Jade Roberts joined Melbourne Law School as a Research Fellow in August 2018. She is a PhD Candidate and a Teaching Fellow from 2020-2021 and her research and teaching focuses on international law, statelessness, forced displacement and human rights.
Jade has a Bachelor of Laws and a Bachelor of Arts with majors in Political Science and International Relations and Anthropology and Sociology from the University of Western Australia (UWA), where she was a UWA Fogarty Foundation Scholar. She has a Graduate Diploma in Legal Practice, is admitted as a solicitor in Victoria and has worked in the Social Justice Practice of Shine Lawyers.
Jade also has a Graduate Diploma in Australian Migration Law and Practice and served as a Registered Migration Agent assisting asylum seekers apply for protection with The Humanitarian Group and the Southern Communities Advocacy Legal and Education Service, two community law centres in Western Australia.
Jade has a Master’s in International Law from the Graduate Institute of International and Development Studies in Geneva and her master’s thesis examined how international law can better respond to the problem of environmental displacement. She has lectured in international human rights law in Geneva with Murdoch University and has worked as an English language teacher, and she holds a Certificate in English Language Teaching to Adults.
Prior to joining Melbourne Law School, Jade worked in research roles with the Global Migration Centre, the Internal Displacement Monitoring Centre and the Office of the High Commissioner for Human Rights in Geneva. From 2018 she was a Research Fellow with the ARC Discovery Project ‘Freedom and Inclusion in the Modern University’ with Professors Adrienne Stone and Carolyn Evans, culminating in the publication of Open Minds: Academic Freedom and Freedom of Speech in Australian Universities (La Trobe University Press/Black Inc Books 2021).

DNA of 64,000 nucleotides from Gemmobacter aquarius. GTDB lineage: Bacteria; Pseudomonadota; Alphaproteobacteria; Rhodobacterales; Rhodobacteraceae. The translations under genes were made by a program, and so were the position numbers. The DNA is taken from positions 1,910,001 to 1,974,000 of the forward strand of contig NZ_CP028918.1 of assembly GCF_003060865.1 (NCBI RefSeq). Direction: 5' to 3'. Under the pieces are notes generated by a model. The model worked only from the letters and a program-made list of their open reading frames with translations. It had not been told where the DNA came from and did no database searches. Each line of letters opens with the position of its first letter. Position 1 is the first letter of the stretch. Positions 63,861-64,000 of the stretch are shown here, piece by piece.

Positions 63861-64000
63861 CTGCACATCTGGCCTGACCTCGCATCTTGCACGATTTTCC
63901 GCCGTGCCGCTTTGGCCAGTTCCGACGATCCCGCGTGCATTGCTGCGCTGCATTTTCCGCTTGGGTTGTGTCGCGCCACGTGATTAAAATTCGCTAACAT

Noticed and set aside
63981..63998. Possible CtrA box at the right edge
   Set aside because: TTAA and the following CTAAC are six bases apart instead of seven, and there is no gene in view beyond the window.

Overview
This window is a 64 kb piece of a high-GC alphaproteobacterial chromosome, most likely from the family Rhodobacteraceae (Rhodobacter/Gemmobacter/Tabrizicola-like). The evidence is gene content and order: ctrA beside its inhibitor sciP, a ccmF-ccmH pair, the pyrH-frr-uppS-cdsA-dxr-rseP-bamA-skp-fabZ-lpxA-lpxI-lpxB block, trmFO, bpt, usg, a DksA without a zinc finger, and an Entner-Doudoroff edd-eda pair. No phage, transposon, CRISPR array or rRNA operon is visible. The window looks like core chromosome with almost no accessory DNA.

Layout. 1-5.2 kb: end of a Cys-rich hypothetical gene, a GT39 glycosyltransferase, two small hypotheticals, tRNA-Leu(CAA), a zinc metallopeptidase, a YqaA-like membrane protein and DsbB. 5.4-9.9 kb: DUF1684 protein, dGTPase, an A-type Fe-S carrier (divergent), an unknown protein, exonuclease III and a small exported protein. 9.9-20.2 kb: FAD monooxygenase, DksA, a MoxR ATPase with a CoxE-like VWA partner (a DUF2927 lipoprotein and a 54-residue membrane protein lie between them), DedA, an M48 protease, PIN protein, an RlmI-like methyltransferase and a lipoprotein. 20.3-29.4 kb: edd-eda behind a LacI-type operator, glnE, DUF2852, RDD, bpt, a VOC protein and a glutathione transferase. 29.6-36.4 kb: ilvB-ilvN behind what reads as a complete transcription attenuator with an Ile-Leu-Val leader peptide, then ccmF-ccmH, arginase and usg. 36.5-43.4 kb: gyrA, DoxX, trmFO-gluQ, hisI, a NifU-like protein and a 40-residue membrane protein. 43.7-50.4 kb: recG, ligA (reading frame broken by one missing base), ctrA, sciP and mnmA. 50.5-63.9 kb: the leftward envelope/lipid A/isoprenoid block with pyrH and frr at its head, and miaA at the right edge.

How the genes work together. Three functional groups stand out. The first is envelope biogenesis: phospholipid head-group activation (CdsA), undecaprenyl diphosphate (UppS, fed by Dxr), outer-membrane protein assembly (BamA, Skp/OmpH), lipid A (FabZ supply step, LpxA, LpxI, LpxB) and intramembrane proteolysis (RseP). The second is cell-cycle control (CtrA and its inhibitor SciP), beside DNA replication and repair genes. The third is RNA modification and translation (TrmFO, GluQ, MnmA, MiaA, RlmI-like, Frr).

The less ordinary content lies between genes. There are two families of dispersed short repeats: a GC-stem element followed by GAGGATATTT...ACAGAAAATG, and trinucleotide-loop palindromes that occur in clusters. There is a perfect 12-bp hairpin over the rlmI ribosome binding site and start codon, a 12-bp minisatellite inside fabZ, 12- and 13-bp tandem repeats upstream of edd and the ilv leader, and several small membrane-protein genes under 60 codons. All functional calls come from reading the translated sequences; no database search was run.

Jade also works on research projects with the Peter McMullin Centre on Statelessness and is a managing editor of the Statelessness and Citizenship Review. Her PhD research examines alternative approaches to understanding and addressing statelessness in international law.
Beyond the State: Alternative Approaches to Statelessness in International Law
For the more than 4.3 million stateless people worldwide, being without a nationality often equates to a lack of access to human rights. The current approach to addressing statelessness, reflected in the UNHCR Global Action Plan to End Statelessness by 2024, views statelessness as a problem to be solved by states through the grant of nationality. However, this approach has several problems, including a lack of political will among states to end statelessness. This thesis seeks to broaden the dominant understanding of statelessness by considering alternative approaches. It explores whether alternative forms of citizenship – such as those offered by cities or regional organisations or through international law – could remedy the rights deprivations that stateless people experience. In doing so, it aims to not only contribute to understandings of statelessness, but to shed light on the relationship between individuals and states in international law.
- Refugee Law
- Migration Law
- Legal Theory
- Human Rights Law
- Academic Freedom